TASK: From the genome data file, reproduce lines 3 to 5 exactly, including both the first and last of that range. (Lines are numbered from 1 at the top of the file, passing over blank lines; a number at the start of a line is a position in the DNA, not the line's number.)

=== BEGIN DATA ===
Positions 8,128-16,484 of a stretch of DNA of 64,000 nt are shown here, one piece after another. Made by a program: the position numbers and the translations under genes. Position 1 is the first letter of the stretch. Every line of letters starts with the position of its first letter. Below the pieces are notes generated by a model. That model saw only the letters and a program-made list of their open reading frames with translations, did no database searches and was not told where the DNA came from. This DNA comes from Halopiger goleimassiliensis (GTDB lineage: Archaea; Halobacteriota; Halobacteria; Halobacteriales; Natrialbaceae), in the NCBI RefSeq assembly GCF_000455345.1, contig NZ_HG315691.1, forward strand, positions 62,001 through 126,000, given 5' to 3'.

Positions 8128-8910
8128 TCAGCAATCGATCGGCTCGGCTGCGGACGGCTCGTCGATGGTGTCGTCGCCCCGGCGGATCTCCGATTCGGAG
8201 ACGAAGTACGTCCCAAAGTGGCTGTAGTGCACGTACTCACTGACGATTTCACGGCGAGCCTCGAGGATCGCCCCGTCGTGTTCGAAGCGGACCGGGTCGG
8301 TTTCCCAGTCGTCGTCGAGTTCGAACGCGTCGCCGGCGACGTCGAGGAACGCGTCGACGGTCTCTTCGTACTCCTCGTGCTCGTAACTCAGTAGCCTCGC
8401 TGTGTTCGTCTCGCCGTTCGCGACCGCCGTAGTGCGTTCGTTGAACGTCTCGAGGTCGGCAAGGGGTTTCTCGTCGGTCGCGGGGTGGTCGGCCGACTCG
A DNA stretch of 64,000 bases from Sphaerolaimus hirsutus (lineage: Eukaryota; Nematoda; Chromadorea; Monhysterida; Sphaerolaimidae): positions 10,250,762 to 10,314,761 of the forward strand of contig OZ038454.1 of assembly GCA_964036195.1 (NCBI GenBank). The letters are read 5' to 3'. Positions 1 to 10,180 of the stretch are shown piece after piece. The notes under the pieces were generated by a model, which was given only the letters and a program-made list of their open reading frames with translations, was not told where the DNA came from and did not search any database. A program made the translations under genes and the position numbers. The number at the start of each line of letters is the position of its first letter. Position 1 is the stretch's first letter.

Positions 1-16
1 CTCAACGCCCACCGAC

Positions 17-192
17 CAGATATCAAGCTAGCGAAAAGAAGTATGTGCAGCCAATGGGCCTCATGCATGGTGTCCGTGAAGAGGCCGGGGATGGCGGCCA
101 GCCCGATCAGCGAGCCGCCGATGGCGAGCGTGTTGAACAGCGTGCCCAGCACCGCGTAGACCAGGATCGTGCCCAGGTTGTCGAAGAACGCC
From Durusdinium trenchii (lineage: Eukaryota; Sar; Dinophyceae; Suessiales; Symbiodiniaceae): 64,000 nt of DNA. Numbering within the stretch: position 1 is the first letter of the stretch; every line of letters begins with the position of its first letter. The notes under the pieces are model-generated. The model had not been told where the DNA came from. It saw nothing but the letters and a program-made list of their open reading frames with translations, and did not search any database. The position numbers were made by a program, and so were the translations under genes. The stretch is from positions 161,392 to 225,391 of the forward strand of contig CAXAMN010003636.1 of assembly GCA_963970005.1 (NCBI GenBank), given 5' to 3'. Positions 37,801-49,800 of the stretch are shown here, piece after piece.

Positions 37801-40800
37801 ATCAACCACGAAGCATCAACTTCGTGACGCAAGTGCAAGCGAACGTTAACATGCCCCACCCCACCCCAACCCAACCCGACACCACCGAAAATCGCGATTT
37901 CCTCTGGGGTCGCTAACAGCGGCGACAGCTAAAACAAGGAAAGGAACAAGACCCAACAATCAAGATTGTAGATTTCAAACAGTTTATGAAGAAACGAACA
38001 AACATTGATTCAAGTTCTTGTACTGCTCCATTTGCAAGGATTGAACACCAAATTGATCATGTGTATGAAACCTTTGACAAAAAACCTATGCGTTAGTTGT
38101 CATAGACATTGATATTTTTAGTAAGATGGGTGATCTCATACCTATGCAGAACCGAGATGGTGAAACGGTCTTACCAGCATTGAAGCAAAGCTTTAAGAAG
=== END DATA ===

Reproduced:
8128 TCAGCAATCGATCGGCTCGGCTGCGGACGGCTCGTCGATGGTGTCGTCGCCCCGGCGGATCTCCGATTCGGAG
8201 ACGAAGTACGTCCCAAAGTGGCTGTAGTGCACGTACTCACTGACGATTTCACGGCGAGCCTCGAGGATCGCCCCGTCGTGTTCGAAGCGGACCGGGTCGG
8301 TTTCCCAGTCGTCGTCGAGTTCGAACGCGTCGCCGGCGACGTCGAGGAACGCGTCGACGGTCTCTTCGTACTCCTCGTGCTCGTAACTCAGTAGCCTCGC